I was bothered enough by this idea to write a poem about her poem “Invitation”, and then a chapbook about the phrase, “change your life” that features my poem which I titled, “You Must Change Your Life.” In my only workshop experience, for a great Advanced Poetry class at the Loft, the rest of my class didn’t seem to like “You Must Change Your Life”. Too wordy, too full of explanation, too much Oliver, not enough Rilke. So I put it away. But, reading it again now, I like it. It needs some cleaning up, but I’m proud of it and the questions I’m posing about will and attention, how we hear the call to notice things and change our lives, how we sustain that call.
Back then in 2018, I focused a lot on how change happens whether we want it or not and I explored different meanings and causes of change. Now, I’m interested in how we might choose to act on her invitation, how it becomes possible for us to “enter the long brown branches of other lives.” First, the easy answer: say yes, take up her invitation, decide to stop and smell the roses, watch those goldfinches and their musical battle, get up, put on your coat, leave your desk! But, don’t do this just once. Do it repeatedly–every month or week or morning. Make it a habit. Of course, making this into a habit isn’t necessarily easy; it requires effort and discipline and commitment, but it’s possible to believe, on any fresh day, that we can make this choice and change ourselves. This Yes! answer is the one that I imagine gets many readers excited about MO’s work and is why she’s so popular and important.
But, there’s another answer to the question of how we take up her invitation that is harder and more hidden, and that involves the difficult, messy work of saying no to many things in order to say Yes! to the goldfinches. And, this saying no is not simply choosing to not do this or that busy, important thing in order to notice the goldfinches. It is to refuse some of the fundamental (and toxic) values that shape who we are and what we should be doing in 21st century, late capitalism: work, always work, that is productive, useful, efficient, busy, fast, that makes lots of money for someone else, that yields status and success, that creates more things, that doesn’t waste time, that generates quantitative (not qualitative) results. Refusing these values is difficult and requires breaking habits we have been disciplined into following and practicing since elementary school. I describe this work of refusal as undisciplining yourself. And I’ve been working very hard at it for the last decade.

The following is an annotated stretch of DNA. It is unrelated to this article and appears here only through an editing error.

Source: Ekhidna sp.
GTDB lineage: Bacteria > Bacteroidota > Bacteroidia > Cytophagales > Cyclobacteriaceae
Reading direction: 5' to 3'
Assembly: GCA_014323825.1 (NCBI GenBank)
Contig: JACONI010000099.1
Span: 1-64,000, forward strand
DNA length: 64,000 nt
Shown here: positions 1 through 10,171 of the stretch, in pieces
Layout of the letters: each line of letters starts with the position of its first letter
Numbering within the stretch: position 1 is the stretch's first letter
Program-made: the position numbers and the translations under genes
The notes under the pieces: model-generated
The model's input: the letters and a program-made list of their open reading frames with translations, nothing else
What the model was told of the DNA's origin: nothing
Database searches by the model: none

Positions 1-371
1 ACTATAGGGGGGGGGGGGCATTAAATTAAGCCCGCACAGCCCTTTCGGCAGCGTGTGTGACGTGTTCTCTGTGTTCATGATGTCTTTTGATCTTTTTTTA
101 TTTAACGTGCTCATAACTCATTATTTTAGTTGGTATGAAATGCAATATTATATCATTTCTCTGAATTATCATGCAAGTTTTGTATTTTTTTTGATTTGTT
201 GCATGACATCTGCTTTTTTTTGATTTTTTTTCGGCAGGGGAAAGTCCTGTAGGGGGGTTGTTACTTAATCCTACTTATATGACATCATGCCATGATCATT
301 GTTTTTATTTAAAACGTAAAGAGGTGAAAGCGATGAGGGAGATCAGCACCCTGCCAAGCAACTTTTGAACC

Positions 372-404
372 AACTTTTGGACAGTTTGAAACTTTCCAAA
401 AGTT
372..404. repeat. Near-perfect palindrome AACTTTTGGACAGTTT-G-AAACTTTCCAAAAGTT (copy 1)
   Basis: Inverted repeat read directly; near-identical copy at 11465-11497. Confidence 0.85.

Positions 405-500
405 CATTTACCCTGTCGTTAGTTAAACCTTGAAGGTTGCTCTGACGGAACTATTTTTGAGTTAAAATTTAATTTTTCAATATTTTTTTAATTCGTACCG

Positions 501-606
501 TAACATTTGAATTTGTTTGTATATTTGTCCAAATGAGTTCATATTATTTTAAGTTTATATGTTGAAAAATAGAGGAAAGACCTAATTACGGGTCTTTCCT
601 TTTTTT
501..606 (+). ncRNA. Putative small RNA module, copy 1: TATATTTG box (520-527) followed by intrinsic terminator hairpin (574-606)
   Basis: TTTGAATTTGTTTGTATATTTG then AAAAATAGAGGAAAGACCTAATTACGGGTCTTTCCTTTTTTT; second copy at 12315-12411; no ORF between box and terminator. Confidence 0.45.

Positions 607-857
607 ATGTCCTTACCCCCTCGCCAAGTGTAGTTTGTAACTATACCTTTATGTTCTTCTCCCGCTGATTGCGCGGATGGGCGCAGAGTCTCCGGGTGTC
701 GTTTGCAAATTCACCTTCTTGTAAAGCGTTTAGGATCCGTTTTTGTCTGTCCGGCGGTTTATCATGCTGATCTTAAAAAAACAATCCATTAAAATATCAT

As far as I can tell, Mary Oliver rarely mentions this work, but it’s there, haunting every page. Each Yes! is tinged with the effort of the no that made it possible. (is this last sentence too much? maybe I’m getting carried away.) Anyway, I happened to remember one poem in which MO briefly describes her own undisciplining process:
Just as the Calendar Began to Say Summer/ Mary Oliver
I went out of the schoolhouse fast
and through the gardens and to the woods,
and spent all summer forgetting what I’d been taught—
two times two, and diligence, and so forth,
how to be modest and useful, and how to succeed and so forth,
machines and oil and plastic and money and so forth.
By fall I had healed somewhat, but was summoned back
to the chalky rooms and the desks, to sit and remember
the way the river kept rolling its pebbles,
the way the wild wrens sang though they hadn’t a penny in the
the way the flowers were dressed in nothing but light.